Maroubra Speedway legend Hope Bartlett first Hall of Fame inductee for 2019

Hope Bartlett (left) pic: Shoalhaven Historical Society

One of the true pioneers of Australian motor sport, Hope Bartlett, was the first inductee announced at the fourth Australian Motor Sport Hall of Fame dinner, presented by Famous Insurance at the Melbourne Convention and Exhibition Centre tonight.

The late Bartlett, the uncle of fellow Hall of Fame recipient Frank Gardner, made a name for himself on the famous Maroubra Speedway in the 1920s.

The Maroubra venue which was a 1.4km concrete oval that allowed Bartlett to run his Sunbeam at speeds of 160km/h without any outside safety barriers on the 37-degree banking.

A decade earlier, Bartlett got his taste for speed as a teenager when he became one of the first works riders in the country for Zenith on a belt-driven bike.

Bartlett ran a successful bus company out of Katoomba in the late 1920s before moving the operation to the South Coast of New South Wales.

He was a champion golfer and tennis player and had success on two and four wheels as well as on water in his famous hydroplanes.

Hope actually took young Frank under his wing when he ran away from an orphanage at the age of nine and put him to work in the bus business.

In the 1930s, Bartlett was twice a winner of the then-coveted New Zealand Cup in a Vauxhall and a Bugatti.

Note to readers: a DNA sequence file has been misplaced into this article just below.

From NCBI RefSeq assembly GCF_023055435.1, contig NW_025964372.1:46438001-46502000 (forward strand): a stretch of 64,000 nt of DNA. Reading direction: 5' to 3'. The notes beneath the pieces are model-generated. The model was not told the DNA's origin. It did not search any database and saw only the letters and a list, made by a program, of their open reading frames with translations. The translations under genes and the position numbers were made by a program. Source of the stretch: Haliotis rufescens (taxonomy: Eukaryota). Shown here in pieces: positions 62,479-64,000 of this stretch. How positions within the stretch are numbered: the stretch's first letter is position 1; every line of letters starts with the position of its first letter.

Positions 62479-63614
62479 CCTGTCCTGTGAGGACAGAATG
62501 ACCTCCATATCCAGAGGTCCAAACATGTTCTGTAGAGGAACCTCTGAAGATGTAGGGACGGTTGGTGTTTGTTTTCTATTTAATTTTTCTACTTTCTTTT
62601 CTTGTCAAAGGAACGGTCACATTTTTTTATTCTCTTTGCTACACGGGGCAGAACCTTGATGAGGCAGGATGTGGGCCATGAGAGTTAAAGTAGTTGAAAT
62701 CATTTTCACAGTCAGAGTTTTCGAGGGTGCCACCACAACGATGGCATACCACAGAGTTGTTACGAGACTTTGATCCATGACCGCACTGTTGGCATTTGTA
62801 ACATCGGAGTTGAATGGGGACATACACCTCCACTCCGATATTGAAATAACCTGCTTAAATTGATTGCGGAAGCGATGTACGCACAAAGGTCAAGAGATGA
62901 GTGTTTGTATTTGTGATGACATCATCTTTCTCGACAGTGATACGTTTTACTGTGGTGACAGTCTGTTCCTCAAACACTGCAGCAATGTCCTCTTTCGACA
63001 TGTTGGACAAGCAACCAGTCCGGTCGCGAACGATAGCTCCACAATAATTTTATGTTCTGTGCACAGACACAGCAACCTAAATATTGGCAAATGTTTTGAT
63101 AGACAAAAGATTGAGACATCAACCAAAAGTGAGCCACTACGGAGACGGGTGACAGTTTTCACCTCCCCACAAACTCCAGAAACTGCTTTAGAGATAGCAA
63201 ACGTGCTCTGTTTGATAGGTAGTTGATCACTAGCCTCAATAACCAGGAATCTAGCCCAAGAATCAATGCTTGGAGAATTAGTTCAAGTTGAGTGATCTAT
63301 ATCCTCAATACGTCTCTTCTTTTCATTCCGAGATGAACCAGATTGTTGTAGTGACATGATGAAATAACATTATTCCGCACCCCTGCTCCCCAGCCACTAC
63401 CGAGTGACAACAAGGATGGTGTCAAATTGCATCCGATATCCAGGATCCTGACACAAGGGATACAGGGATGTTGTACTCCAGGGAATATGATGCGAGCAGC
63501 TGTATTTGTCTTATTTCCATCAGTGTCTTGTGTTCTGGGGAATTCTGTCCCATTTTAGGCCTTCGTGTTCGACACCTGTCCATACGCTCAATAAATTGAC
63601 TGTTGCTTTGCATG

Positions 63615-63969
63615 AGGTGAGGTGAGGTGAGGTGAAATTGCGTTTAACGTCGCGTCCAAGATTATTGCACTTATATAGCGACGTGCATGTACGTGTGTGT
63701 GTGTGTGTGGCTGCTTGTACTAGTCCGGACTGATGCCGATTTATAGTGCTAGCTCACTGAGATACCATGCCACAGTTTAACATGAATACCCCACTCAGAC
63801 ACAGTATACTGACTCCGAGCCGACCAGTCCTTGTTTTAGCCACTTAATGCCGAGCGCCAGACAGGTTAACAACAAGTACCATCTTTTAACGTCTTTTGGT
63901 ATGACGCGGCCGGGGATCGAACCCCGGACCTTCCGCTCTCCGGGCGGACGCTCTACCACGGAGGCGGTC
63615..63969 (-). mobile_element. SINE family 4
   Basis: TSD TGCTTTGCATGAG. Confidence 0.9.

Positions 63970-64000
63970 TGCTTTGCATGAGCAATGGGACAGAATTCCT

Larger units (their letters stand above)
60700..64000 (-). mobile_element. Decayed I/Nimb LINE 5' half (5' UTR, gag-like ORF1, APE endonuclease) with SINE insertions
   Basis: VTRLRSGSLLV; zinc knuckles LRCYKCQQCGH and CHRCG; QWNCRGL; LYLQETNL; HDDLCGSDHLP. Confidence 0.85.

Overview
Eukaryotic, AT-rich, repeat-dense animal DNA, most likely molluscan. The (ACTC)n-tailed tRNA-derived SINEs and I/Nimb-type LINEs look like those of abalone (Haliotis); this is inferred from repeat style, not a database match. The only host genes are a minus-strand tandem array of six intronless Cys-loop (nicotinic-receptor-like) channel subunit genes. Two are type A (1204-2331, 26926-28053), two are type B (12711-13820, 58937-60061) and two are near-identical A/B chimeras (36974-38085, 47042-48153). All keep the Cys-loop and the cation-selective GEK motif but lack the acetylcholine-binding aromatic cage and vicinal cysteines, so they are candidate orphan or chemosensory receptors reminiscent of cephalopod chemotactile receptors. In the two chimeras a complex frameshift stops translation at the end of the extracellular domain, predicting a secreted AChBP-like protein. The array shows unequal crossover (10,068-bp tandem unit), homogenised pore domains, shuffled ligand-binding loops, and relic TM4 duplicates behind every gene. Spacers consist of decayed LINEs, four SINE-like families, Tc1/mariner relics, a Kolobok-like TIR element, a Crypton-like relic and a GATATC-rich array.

Bartlett’s career lasted 40 years before he won his final ever race in an XK Jaguar at Bathurst in 1951.

Bartlett’s medal was accepted by fellow Hall of Famer, Jim Richards, who worked with Gardner for many years.

“There is no doubt that Hope Bartlett was one of the great pioneers of Australian motorsport and from an era where competitors were more than brave,” said Richards.

“He was also a fantastic multitasker in business and sport.

“Hope was actually the uncle of fellow Hall of Fame inductee Frank Gardner, who I worked with for many years and the reason I have been given the honour of accepting this award tonight.

“He obviously also instilled plenty of his own work ethic into young Frank who picked up many of his business and sporting talents.

“I know Frank looked to Hope as a father figure and he would have been as proud to see this induction as Hope would have been to receive it.”

Jim Richards accepted Hope Bartlett’s medal this evening

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